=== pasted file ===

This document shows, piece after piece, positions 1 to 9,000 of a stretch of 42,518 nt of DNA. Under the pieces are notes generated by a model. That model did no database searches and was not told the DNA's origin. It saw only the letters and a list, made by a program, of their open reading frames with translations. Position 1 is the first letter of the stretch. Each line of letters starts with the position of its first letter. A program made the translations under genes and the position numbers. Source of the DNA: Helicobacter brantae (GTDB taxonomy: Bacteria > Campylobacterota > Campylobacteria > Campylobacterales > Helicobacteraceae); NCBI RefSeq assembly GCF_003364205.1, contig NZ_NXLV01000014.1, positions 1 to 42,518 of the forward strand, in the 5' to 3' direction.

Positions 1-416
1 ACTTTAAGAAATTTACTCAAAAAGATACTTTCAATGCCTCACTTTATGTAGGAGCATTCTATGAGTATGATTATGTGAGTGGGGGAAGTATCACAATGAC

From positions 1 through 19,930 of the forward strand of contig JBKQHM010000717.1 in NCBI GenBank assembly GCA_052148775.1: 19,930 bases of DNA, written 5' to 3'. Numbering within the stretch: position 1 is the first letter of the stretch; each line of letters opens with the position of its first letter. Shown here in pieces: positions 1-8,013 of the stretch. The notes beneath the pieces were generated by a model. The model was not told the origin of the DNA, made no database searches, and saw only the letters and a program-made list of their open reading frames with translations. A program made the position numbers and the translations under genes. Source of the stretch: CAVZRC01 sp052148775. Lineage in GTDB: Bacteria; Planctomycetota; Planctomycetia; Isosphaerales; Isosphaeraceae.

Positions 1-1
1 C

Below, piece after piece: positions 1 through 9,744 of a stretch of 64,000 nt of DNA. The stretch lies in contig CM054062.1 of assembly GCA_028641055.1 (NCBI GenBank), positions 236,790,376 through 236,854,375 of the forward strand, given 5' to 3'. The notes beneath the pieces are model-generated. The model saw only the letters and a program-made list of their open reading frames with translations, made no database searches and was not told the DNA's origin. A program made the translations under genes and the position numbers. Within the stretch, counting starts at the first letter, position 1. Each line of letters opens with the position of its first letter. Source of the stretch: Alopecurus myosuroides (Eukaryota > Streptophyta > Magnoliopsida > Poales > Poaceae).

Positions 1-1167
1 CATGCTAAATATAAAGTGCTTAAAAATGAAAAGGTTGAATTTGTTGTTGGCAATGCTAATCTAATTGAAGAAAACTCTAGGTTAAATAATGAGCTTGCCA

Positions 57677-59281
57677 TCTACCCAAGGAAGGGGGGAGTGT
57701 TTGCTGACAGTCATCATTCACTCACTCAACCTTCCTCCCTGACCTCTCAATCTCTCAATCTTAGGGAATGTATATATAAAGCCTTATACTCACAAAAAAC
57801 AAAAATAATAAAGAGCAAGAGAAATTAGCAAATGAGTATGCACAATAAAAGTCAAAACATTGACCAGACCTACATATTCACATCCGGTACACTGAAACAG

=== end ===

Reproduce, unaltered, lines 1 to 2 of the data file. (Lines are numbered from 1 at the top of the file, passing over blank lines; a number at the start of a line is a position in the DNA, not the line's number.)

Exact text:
This document shows, piece after piece, positions 1 to 9,000 of a stretch of 42,518 nt of DNA. Under the pieces are notes generated by a model. That model did no database searches and was not told the DNA's origin. It saw only the letters and a list, made by a program, of their open reading frames with translations. Position 1 is the first letter of the stretch. Each line of letters starts with the position of its first letter. A program made the translations under genes and the position numbers. Source of the DNA: Helicobacter brantae (GTDB taxonomy: Bacteria > Campylobacterota > Campylobacteria > Campylobacterales > Helicobacteraceae); NCBI RefSeq assembly GCF_003364205.1, contig NZ_NXLV01000014.1, positions 1 to 42,518 of the forward strand, in the 5' to 3' direction.

Positions 1-416